Wednesday 23 May 2018

CorkHi16°| Lo

Cork Independent

News

Trauma centre on the cards for CUH

Wednesday, 7th February, 2018 5:26pm

Staff levels, a lack of a helipad and a properly funded ambulance service are just some of the services that need to be examined before CUH becomes a trauma centre.

A report published this week recommended that CUH become one of two major trauma centres in the country.

On Tuesday, the Health Minister Simon Harris published the report of the Trauma Steering Group, called A Trauma System for Ireland following Government approval,

While being welcomed by public representatives they also said improvements were needed before the unit could be set up.

The report recommended that the HSE should designate CUH as the major trauma centre for the South Trauma Network, contingent on it meeting the recommended designation criteria.

Cork TD and Fianna Fáil spokesperson for health Billy Kelleher told the Cork Independent: “The report makes a compelling argument for this designation and I hope the Minister for Health Simon Harris gives it full consideration. “The Government will have to ensure that the unit is adequately staffed and resourced should it accept the recommendations of the report.”

Welcoming the news, Blackpool based GP and city councillor John Sheehan said: “CUH is the only hospital that has all the specialties required for a trauma centre in one location, unlike in Dublin where all these specialties are divided up among the various hospitals. “For this trauma centre to be successful and efficient it must be backed up by a properly funded ambulance and air ambulance service,” the practicing GP said. Meanwhile Fine Gael Cllr John Buttimer made the point that there was no helipad in the area and this was an issue for him.

He also said that while he welcomed this report there needs to be continued investment in secondary and territory hospitals in Cork city and in primary care to support this recommended clinical structure.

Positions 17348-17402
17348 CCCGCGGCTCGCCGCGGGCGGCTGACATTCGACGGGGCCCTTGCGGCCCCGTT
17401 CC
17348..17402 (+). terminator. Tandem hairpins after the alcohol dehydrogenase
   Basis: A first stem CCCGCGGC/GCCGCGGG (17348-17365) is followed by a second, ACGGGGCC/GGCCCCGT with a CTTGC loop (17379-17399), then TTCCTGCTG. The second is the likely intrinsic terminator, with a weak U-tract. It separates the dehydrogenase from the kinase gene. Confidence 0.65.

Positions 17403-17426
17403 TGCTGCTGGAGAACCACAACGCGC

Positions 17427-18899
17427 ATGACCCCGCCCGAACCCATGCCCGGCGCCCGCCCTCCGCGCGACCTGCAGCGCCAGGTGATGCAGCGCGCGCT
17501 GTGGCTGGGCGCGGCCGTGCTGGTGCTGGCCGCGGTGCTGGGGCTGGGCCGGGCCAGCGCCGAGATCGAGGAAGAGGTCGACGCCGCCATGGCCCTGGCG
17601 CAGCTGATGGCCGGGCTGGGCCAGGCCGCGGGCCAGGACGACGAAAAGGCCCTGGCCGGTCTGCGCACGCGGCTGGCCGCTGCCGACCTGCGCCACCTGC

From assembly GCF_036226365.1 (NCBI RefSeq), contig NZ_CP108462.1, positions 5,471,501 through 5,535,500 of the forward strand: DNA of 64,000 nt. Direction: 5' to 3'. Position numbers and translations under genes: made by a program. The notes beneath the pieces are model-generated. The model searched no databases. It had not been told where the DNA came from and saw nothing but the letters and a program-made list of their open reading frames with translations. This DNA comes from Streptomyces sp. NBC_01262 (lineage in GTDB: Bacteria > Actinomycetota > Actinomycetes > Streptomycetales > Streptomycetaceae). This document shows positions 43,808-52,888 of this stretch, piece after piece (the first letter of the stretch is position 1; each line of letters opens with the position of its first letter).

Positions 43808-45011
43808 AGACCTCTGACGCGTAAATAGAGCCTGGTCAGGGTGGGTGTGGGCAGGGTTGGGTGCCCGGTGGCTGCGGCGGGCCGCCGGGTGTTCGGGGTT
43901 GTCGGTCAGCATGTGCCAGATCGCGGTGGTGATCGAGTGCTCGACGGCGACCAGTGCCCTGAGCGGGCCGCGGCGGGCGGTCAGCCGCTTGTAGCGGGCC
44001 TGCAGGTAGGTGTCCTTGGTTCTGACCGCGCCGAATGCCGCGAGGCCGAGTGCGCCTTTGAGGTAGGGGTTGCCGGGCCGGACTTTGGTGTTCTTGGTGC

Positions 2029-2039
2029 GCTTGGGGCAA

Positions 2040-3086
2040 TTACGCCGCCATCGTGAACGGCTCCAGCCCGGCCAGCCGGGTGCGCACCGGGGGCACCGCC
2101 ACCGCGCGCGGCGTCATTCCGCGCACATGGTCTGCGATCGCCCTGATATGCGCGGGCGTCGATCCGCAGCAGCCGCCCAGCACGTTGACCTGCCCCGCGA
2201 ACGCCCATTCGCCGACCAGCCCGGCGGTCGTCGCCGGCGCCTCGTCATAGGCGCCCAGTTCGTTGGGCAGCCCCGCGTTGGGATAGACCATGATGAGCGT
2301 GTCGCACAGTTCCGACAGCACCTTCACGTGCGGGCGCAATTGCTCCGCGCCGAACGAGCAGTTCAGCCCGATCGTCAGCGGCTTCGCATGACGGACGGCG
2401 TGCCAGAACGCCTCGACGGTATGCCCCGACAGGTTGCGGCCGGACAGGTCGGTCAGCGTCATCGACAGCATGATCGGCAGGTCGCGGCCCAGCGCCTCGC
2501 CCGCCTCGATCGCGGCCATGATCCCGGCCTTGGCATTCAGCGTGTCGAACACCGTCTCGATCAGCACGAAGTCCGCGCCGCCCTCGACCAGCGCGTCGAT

Major trauma involves complex injuries that have the potential to cause prolonged disability or death. Estimates are that around 1,600 patients a year in Ireland suffer major trauma.

At the moment there is no trauma system in Ireland.

Emergency departments are equipped to a greater or lesser extent to deal with trauma, and there are pre-hospital emergency care services that brings people to those hospitals without having adequate clear protocols around trauma.

This means that currently, patients may present to any acute hospital, regardless of how much expertise and experience in trauma exists there.

ePaper Service

Page 1 Page 2 Page 3 Page 4 Page 5 Page 6 Page 7 Page 8
Desktop, Tablet & Smartphone friendly
Cookies on Cork Independent website
We use cookies to ensure that we give you the best experience on our website. We also use cookies to ensure we show you advertising that is relevant to you. If you continue without changing your settings, we'll assume that you are happy to receive all cookies on the Cork Independent website. However, if you would like to, you can change your cookie settings at any time by amending your browser settings.
How does Cork Independent use cookies?
Cookies enable us to identify your device, or you when you have logged in. We use cookies that are strictly necessary to enable you to move around the site or to provide certain basic features. We use cookies to enhance the functionality of the website by storing your preferences, for example. We also use cookies to help us to improve the performance of our website to provide you with a better user experience.
We don't sell the information collected by cookies, nor do we disclose the information to third parties, except where required by law (for example to government bodies and law enforcement agencies).
Hide Message